As Sticky as a Gecko - but Ten Times Stronger! (10/28/2008)
The gecko's amazing ability to stick to surfaces and walk up walls has inspired many researchers to manufacture materials that mimic the special surface of a gecko's foot. The secret behind the gecko's ability to stick so well is a forest of pillars at the micro-/nano-scale on the underside of the gecko's foot. Because there are so many pillars so close together, they are held tightly to the surface the gecko is walking on by a molecular force called the Van der Waals force. This relatively weak force causes uncharged molecules to attract each other.
|Researchers have created a gecko-inspired adhesive with ten times the stickiness of a gecko's foot, by combining vertically aligned nanotubes with curly spaghetti-like nanotubes. - Credit: Zina Deretsky, National Science Foundation after Liangti Qu et al., Science 10/10/2008|
In an unprecedented feat, Liming Dai, at the University of Dayton, and colleagues report in the October 10th issue of Science successful construction of a gecko-inspired adhesive that is ten times stronger than a gecko, at about 100 newtons per square centimeter.
The researchers constructed their adhesive out of two slightly different layers of multi-walled carbon nanotubes. The lower layer is composed of vertically-aligned carbon nanotubes, while the upper segment--which comes into contact with the surface it is sticking to--is curly, like a mess of spaghetti.
As shown in the figure, the adhesive sticks best when it is pulled down parallel to the surface it is sticking to--this is called shear adhesion. This action arranges the tips of the curly nanotubes so they have maximum contact with the substrate, thereby maximizing the Van der Waals force. Pulling the adhesive off in a motion perpendicular to the substrate is much easier--at this angle the sticking force is ten times weaker.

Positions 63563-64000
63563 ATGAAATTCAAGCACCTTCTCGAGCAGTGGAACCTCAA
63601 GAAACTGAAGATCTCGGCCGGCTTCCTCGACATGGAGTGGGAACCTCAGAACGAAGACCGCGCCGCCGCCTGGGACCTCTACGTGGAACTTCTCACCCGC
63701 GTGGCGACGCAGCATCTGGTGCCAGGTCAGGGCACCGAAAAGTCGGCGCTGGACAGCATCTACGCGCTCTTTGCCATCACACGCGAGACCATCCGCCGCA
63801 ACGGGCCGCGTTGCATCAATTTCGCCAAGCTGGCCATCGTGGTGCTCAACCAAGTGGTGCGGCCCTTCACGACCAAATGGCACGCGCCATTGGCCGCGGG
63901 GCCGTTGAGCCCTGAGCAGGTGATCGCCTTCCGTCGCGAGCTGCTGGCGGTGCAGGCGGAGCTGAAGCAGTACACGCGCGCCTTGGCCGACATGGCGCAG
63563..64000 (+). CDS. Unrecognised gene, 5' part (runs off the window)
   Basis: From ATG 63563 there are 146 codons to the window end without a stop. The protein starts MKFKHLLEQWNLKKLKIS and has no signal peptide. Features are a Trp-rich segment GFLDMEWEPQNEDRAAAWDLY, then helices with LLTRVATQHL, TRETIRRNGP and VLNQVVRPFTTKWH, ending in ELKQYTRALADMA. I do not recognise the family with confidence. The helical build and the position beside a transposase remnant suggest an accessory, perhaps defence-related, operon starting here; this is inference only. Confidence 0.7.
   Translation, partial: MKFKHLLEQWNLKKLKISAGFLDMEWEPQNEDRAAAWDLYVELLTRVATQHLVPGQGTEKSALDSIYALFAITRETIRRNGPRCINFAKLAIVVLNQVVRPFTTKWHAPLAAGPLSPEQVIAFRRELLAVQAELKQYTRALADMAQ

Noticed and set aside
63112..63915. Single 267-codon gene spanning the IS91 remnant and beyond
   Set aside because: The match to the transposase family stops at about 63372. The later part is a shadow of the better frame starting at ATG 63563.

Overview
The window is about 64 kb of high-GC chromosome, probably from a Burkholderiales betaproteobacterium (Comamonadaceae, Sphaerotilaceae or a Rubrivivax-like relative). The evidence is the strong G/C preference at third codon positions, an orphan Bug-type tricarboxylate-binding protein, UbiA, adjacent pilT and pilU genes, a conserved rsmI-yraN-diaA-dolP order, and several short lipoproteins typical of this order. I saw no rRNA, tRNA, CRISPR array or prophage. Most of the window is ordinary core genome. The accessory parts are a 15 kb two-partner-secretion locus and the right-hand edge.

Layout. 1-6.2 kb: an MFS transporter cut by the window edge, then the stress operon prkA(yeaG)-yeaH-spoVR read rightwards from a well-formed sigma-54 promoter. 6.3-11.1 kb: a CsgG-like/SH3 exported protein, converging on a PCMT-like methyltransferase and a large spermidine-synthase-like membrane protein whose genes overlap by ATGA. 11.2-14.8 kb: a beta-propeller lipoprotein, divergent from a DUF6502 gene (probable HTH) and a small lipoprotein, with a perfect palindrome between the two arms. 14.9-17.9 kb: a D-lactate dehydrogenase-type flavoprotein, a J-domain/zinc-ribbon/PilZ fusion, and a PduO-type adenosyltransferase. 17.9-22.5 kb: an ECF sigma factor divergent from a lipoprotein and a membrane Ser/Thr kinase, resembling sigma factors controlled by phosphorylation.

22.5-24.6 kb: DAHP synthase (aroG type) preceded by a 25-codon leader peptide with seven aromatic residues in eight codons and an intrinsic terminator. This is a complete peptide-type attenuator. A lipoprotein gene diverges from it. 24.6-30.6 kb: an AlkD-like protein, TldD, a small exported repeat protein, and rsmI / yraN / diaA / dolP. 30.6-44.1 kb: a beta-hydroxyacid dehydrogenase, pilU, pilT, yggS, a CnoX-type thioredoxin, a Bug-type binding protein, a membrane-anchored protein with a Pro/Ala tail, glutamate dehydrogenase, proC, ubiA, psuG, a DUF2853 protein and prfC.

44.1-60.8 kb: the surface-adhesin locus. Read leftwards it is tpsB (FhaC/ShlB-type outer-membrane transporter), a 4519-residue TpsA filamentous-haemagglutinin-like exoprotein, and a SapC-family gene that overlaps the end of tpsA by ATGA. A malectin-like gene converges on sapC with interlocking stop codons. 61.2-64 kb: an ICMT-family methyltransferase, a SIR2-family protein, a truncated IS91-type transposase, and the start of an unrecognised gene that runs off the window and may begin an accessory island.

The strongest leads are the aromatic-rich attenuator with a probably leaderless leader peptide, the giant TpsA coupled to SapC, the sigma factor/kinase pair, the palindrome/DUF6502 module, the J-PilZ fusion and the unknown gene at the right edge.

In this way, the adhesive has strong shear adhesion for firm attachment and relatively weak adhesion for detachment perpendicularly to the substrate. Just like a gecko, the adhesive can stick to a wall when needed, and then lift off easily to take the next step. This breakthrough, supported by the National Science Foundation, will have many technological applications.
Note: This story has been adapted from a news release issued by the NSF
10/31/2008 9:47:52 AM MST
Maybe scientist will soon figure out how the TickleMe Plant MOVES when Tickled!
I thought your young readers would enjoy an gardening adventure, growing the TickleMe Plant (Mimosa pudica). Recently featured by the National Gardening Association, http://www.kidsgardeningstore.com/14-1030.html
If you want to give your young gardeners an experience they will never forget, consider having them grow a TickleMe Plant. This is the plant that will close its leaves and lower its branches when you tickle it. They sprout in days and can be grown indoors any time of year. Just Google TickleMe Plants or go to http://www.TickleMePlant.com for information seeds and growing kits. This plant has turned many kids into plant and nature lovers. I know, because I grow TickleMe Plants in my classroom.
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